Renal involvement is a common manifestation in course of systemic lupus erythematous (SLE) and may occur at any time.
In SLE nephritis, the pattern of glomerular injury is primarily related to the formation of the immune deposits in situ, due major to antidouble-stranded DNA (anti-dsDNA) antibodies and anti- C1q. Immune complexes deposits can induce the inflammatory response by activation of adhesion molecules on endothelium, resulting in the recruitment of pro inflammatory leukocytes. Activated and damaged glomerular cells, infiltrating macrophages, B and T cells produced cytokines that play a pivotal role as inflammatory mediators to extend renal injury. In serum of SLE patients, the concentrations of IL-6, IL-17, IL-12, INF-gamma, IL-18, IL-10 and TNF-alpha are higher than healthy people and this increase correlate with disease activity. It is well established possible correlation between urinary cytokines levels (IL-6, IL-10, INF-γ and TGF-beta) and disease activity. In fact, Systemic Lupus Erythematosus Disease Activity Index (SLEDAI) correlate with cytokines over-expression, in particular IL-17, IL-10, TNF-alpha and the axis INF-gamma/IL-12.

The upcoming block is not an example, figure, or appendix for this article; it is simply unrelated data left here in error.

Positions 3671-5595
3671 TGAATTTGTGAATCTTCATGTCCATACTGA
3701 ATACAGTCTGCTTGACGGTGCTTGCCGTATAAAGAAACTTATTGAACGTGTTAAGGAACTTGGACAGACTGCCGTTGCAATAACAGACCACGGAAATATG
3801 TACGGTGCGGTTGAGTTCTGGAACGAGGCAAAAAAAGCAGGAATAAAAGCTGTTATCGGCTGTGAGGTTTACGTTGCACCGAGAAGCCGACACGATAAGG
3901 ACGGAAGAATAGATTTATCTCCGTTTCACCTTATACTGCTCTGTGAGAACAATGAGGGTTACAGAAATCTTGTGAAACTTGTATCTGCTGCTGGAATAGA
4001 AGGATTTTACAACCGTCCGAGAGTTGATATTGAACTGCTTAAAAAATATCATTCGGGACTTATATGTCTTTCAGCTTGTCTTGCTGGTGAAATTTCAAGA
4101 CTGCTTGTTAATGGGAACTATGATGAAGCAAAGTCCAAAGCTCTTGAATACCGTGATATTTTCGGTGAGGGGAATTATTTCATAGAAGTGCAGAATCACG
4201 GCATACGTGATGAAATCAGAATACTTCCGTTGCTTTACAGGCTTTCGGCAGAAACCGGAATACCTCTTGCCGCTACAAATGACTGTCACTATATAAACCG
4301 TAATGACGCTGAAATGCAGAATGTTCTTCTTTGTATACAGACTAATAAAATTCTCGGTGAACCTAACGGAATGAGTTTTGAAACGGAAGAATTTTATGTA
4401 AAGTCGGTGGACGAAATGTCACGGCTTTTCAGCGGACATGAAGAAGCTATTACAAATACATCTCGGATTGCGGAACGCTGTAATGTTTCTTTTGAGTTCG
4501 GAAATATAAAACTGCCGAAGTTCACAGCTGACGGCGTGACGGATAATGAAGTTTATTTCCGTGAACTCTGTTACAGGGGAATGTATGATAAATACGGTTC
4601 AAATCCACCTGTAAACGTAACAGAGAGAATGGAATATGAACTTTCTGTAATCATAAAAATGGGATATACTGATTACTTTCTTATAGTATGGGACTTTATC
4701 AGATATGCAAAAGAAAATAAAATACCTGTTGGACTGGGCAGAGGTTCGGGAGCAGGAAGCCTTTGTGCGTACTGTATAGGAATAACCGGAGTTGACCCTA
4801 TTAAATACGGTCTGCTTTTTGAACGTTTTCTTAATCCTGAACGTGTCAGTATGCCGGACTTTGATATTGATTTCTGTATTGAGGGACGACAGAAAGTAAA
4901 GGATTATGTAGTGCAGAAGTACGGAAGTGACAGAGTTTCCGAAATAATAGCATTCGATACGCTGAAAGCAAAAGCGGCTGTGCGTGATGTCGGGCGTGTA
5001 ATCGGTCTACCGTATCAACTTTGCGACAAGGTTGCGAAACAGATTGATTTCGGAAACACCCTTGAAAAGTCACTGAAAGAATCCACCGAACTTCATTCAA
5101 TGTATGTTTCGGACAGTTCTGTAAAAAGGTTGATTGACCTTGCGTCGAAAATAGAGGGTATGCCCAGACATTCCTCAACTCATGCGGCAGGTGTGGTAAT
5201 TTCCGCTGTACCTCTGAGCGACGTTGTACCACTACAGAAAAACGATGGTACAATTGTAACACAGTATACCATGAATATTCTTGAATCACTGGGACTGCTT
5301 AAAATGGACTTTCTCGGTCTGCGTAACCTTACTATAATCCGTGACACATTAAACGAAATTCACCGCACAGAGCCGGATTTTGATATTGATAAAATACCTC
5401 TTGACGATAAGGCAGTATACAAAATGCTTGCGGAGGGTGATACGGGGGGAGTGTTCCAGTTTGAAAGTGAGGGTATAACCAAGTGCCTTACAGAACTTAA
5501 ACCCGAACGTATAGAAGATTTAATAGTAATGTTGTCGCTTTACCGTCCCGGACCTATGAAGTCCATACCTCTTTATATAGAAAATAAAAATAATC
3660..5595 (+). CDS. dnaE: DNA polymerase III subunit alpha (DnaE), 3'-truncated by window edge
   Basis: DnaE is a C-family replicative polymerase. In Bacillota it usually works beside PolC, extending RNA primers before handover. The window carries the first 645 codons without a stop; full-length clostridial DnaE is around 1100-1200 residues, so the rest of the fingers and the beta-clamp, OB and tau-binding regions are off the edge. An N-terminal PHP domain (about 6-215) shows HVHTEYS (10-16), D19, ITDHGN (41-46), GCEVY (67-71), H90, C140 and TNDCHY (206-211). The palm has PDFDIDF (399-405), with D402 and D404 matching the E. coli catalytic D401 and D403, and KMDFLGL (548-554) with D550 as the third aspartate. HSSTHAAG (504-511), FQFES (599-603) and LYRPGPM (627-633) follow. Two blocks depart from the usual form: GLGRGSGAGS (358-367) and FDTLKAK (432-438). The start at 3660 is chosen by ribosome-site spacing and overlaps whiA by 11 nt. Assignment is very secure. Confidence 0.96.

Recent studies are promising about proteinuria reduction and improving renal function through cytokine blockade therapy.
Corresponding Author: Antonietta Gigante, MD; e-mail: firstname.lastname@example.orgFree PDF Download
To cite this article
A. Gigante, M.L. Gasperini, A. Afeltra*, B. Barbano**, D. Margiotta*, R. Cianci**, I. De Francesco**, A. Amoroso
Cytokines expression in SLE nephritis
Eur Rev Med Pharmacol Sci
Vol. 15 - N. 1